Matrix Reloaded seems to be the 21st century definition of movies, the perfect bastard art form, if there ever was one.

The movie works and is hugely popular because it has borrowed from every popular form of entertainment: video games, choreographed martial arts, computer generated graphics, graphic novels, hacking lingo, and virtual reality.

This movie is light on linear story telling, heavy on ambitions - call it a light, visual New Age genesis. The official Matrix Reloaded site has a philosophy section, in case you care. And it’s not a bit shy on symbolism when it comes to naming conventions: Morpheus (Laurence Fishburne), Trinity ( Carrie-Anne Moss) Oracle, Zion (the last human city) Persephon (Monica Bellucci), and Neo (Keanu Reeves), a hacker who kicks butt in the ultimate Cyberspace, not unlike actual, underground code warriors.

With all that creative borrowing, Matrix Reloaded resembles a minimalist eclecticism. Keanu Reeves should be awarded a prize for minimal acting, if no other prize. Since his Buddha, he has not raised his eyebrows or worked a facial muscle more than twenty times. This age group likes it light, whether it’s a beer or philosophy. It goes down smoother and easier, as a commercial said, and helps to keep the weight down too.

More than in writing a film review or reviewing philosophy 101, however, this writer is interested in the cultural following of Matrix Reloaded. It is a potential cultic caldron - albeit not a boiling one; it is a cold fusion. By cult, I do not mean a crazy pseudo-religious sect, but instead the subject of an extreme level of popularity of the type achieved by Star Trek and Star Wars, whose fans dress like the characters and memorize every bit of dialog.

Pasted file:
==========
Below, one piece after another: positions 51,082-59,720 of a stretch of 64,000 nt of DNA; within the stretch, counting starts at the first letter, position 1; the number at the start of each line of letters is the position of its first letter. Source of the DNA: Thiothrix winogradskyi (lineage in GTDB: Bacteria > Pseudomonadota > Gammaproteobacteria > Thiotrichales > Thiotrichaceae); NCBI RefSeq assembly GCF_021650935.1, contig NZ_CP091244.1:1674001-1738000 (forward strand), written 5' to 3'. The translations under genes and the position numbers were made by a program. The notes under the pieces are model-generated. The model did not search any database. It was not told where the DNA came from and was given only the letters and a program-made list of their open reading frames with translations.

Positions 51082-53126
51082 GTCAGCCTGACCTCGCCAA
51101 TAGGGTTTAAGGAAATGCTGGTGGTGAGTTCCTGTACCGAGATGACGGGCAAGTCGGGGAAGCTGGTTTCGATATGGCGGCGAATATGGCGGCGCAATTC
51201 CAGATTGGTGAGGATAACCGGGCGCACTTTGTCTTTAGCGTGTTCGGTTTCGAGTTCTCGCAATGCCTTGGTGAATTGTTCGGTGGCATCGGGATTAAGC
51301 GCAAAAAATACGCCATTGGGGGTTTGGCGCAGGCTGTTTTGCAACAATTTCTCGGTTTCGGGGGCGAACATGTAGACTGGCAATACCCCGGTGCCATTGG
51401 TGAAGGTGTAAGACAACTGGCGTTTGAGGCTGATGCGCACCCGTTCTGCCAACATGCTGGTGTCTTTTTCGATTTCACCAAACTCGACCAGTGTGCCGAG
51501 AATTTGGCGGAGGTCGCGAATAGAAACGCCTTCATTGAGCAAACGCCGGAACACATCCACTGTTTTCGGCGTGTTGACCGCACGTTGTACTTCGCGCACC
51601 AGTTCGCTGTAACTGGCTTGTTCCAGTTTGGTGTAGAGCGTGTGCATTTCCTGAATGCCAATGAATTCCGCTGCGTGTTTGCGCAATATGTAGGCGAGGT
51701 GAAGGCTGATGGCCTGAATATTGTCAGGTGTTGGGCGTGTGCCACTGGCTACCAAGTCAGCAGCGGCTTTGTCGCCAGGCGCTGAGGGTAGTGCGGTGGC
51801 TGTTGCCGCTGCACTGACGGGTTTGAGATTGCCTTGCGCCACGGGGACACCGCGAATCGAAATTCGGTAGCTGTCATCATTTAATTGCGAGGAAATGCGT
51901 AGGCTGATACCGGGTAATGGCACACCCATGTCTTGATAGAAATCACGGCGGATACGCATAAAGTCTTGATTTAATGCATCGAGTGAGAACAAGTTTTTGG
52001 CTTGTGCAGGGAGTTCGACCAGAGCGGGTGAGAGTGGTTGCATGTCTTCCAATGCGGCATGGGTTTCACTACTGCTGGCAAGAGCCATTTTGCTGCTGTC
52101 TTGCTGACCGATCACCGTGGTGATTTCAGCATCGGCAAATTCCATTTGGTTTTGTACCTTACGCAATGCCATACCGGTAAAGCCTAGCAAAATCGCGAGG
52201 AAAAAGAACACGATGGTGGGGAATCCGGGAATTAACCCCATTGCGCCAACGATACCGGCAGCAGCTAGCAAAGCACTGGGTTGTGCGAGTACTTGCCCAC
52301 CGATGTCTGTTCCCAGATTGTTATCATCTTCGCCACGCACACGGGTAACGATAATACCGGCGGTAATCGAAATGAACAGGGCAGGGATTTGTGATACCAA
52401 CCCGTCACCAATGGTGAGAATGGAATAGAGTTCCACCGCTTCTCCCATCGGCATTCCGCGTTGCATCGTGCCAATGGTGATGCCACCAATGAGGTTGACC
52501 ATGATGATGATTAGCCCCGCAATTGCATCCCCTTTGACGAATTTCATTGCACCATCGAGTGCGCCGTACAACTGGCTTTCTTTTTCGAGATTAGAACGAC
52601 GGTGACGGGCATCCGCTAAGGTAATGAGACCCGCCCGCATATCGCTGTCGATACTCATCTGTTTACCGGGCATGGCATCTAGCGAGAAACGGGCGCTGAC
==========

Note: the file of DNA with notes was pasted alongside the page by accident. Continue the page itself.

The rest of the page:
At the moment there is a wide following for The Matrix and its sequel, but fads rarely last. Matrix Reloaded is obsessed with finding keys and the key master. I would like to present my own set of keys.

M stands for mind. The Matrix begins with Descartes’ elimination of the human body. One wonders, why didn’t he envisage flying like Superman. Every school of philosophy has to start by refuting solipsism. Matrix Reloaded suffers from a case of solipsism overdose.

The first key: the Architect or one of his agents must have injected a hallucinogen into the vat. If the Superman act is done in the mind, why can’t Neo reach Trinity faster in the time of need? the second key: there is a built- in limitation, even in the mental realm.

Movies don’t have to raise epistemological or ontological questions, and they usually don’t. Matrix Reloaded is good entertainment, but it aspires, in so many words, to be taken more seriously, maybe on a different level than what its story allow. Yet it is less intellectual than say, Blade Runner, and less bleak than AI. It is ironic that a film whose entire story happens in the mind is so physical, fleshy. Could it be one of the keys the Architect built into the Matrix: if it is not real, exaggerate to a numbing degree?

The penultimate question: did I like Matrix Reloaded? Not as much as the first Matrix.

The supreme question: will I be in the theaters in November to see the third installment of the Matrix Reloaded? to make sense out of a movie which suddenly stopped playing? Probably yes, the same architect made sure I am as mimetic as the rest of the demographics in the vat.